Ethnic fragmentation, public good provision and inequality in India, 1988–2012
We study how ethnic fragmentation in Indian districts influences the distribution of consumption, both overall and between social groups.
In the absence of systematic evidence on inequality between social groups (horizontal inequality) during the sample period, we construct estimates of horizontal and overall inequality, and find that horizontal inequality is a small proportion of overall inequality, as well as that both overall and horizontal inequality have increased over time.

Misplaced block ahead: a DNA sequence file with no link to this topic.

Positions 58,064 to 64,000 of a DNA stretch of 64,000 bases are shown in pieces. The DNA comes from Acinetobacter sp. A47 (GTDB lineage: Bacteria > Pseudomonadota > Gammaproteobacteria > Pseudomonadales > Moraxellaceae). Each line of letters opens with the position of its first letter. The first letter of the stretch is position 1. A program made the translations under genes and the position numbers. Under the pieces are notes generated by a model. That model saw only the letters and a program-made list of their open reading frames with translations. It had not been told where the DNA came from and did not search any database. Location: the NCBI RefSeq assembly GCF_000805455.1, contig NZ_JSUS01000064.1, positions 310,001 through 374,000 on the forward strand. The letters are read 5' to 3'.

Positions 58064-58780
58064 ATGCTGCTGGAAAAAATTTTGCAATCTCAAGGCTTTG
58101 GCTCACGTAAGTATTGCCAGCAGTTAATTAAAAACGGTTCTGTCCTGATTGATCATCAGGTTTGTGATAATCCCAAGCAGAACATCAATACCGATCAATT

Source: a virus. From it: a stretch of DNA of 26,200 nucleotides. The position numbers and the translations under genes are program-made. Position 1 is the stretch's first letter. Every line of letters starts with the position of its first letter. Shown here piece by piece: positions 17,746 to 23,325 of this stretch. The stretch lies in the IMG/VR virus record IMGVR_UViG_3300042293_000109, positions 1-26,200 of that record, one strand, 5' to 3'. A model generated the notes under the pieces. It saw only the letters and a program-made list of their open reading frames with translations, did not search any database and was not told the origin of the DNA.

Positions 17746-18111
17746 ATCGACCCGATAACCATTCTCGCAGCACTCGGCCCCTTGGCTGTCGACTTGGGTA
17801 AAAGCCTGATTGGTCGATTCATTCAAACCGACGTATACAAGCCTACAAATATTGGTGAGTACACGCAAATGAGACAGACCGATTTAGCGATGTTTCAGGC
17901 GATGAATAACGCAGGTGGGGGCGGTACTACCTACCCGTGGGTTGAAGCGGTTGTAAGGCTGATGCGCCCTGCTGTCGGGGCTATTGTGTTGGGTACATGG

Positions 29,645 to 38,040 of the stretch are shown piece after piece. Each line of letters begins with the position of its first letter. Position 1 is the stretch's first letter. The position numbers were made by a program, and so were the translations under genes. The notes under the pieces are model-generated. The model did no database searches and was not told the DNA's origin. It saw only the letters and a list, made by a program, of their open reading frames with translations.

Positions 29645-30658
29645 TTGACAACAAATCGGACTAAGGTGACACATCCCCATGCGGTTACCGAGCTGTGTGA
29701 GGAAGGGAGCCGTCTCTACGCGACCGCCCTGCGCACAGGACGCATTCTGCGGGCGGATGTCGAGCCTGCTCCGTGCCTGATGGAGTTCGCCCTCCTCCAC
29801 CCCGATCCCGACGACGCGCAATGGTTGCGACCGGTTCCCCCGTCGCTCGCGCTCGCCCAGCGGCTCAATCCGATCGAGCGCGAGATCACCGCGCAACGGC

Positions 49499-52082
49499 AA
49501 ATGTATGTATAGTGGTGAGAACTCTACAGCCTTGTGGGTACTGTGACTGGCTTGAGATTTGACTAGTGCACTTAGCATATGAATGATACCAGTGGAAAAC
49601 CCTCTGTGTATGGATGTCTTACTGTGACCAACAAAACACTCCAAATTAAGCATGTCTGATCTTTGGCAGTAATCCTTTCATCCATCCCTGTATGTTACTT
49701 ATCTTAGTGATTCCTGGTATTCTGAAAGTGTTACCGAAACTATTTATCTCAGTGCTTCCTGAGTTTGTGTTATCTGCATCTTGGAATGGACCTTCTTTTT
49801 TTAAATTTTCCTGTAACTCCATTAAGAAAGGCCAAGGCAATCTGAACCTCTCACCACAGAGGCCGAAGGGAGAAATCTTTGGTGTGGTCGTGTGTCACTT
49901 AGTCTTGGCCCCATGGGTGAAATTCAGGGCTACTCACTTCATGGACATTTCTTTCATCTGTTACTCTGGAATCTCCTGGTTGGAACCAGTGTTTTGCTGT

Our empirical results indicate that more fragmented districts have higher inequality, but the relationship between fragmentation and horizontal inequality is weak. Additionally, we show that fragmentation increases inequality by lowering public good provision.